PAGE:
Back again to the all knowing group mind to suck some more knowledge from
the experts. I have read in many places not to burn plywood scraps in the
fireplace because of the gasses the glue gives off when burning, but I have
never seen anything about plywood mulch being harmful. Does any body know or
have ideas about any harm from plywood sawdust? Thank you for any and all
I am a nobody, and no body is perfect therefore I am perfect
Sawdust in general is bad mulch because it takes nitrogen out of the soil as
it decays. I am guessing that hardwood mulch is okay because it takes so
much longer to decay, but don't really know that.
Nor do I have any idea if plywood dust is worse than wood dust.
I have been spreading my sawdust in the garden area between the raised
beds (NOT in the raised beds!) and the grass is just as green as
anywhere else for 2 years now. If it will hurt flowers or shrubs, I
don't know but I would doubt it. Unless it changed the PH dramatically.
You might want to spread some nitrogen first but I doubt that sawdust
used as mulch sucks it up out of the ground.
This is a combination of oak, oak ply, 5 different kinds of regular ply,
birch, birch ply, maple, popular and pine. there is some folklore (that
should raise a stink) about walnut or black walnut but I don't use any
of that, yet.
BRuce <BRuce> wrote:
:> :>>have ideas about any harm from plywood sawdust? Thank you for any and all:>>replies. Larry
Plywood contains a lot of glue, and some formaldehyde, I think, so I'd
call a plywood manufacturer.
: there is some folklore (that
: should raise a stink) about walnut or black walnut but I don't use any
: of that, yet.
Walnut shavings and dust are seriously toxic to horses:
In addition, walnut trees produce a natural herbicide called juglone,
which I imagine would mean walnut is a very poor choice for
-- Andy Barss
Help on the nitrogen issue mayhap, but think of all the weed seeds you'd be
introducing into the mulch that's supposed to suppress weeds...
Well, unless you have one of those artificial, chemically sustained
monoculture lawns with nothing but grass growing in it.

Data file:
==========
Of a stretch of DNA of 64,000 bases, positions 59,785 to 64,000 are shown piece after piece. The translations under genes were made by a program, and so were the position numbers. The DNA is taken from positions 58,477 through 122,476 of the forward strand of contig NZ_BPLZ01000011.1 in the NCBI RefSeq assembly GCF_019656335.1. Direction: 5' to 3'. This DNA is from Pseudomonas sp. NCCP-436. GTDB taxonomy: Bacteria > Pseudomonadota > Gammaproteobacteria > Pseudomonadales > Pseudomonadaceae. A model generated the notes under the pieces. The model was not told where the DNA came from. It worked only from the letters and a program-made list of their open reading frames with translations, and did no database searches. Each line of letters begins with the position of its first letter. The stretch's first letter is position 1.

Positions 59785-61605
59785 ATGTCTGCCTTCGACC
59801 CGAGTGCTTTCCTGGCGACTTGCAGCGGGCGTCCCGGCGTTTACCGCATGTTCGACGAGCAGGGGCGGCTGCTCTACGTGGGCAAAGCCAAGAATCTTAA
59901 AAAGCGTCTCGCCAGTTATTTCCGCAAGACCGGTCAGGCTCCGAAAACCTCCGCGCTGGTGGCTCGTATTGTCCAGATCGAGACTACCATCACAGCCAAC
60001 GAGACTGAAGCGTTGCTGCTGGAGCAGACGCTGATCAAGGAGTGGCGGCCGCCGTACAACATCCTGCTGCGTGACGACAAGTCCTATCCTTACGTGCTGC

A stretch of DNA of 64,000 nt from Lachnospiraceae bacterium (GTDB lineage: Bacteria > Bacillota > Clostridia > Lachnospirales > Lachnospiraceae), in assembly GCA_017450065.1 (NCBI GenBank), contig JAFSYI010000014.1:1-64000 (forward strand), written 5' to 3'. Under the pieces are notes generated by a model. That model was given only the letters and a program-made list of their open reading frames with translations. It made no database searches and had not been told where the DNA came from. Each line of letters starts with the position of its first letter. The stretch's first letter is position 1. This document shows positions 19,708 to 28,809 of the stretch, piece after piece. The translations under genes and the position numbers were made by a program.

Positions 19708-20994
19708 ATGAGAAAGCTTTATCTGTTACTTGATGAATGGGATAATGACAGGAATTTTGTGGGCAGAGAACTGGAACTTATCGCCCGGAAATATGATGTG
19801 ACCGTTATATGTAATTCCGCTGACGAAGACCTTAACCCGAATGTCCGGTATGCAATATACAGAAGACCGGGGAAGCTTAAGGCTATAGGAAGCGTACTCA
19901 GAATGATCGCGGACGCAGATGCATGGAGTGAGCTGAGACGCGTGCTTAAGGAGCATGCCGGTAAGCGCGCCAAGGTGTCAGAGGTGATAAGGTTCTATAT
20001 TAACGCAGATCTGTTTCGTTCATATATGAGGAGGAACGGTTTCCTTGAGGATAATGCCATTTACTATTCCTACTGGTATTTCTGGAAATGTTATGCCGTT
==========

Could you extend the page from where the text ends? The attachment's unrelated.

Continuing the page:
Me, I have a crop of dandelions with a few tufts of grass mixed in. :)
Michael McIntyre ---- Silvan < firstname.lastname@example.org>
Linux fanatic, and certified Geek; registered Linux user #243621
From what I have read, done and heard from the Saturday gardening specialist
on Saturday radio, sawdust can be very good mulch. It does take nitrogen
from the soil as it decays. It was suggested to mix some high nitrogen
fertilizer with the sawdust if used directly as a mulch. How much, I don't
know. It is much better to compost the sawdust first. Sawdust by itself
doesn't decompose very fast. There are some liquid additives that can be
obtained from the local gardening center for composting dry leaves that aid
in enhancing the decay process. Also, you can mix it with other compost
material such as kitchen scraps. Sawdust from Walnut and treated lumber
should not be used. I don't know about ply and mdf, but personally, I
wouldn't use it unless it is small amounts mixed in with regular sawdust in
the dust collector.
At home, I apply straight sawdust over the whole garden after the plants are
up. I don't mix anything with it or compost it first (too lazy), and garden
produces well every year.
If you pile the sawdust outdoors where it can get rain, after 6 months
you can use it for mulch without it taking much nitrogen. Partially
composted sawdust is great for blueberry bushes. You can help the
compost process by adding lawn clippings which is high in nitrogen.
I've read in multiple different places that you
- can use sawdust as it is a good organic mulch
- should not, as it attracts termites
So I think the jury is still out on this one.
As for the dark brown mulch you buy in the store - it is cedar shards,
and is naturally termite-resistant because of cedar's natural thujone
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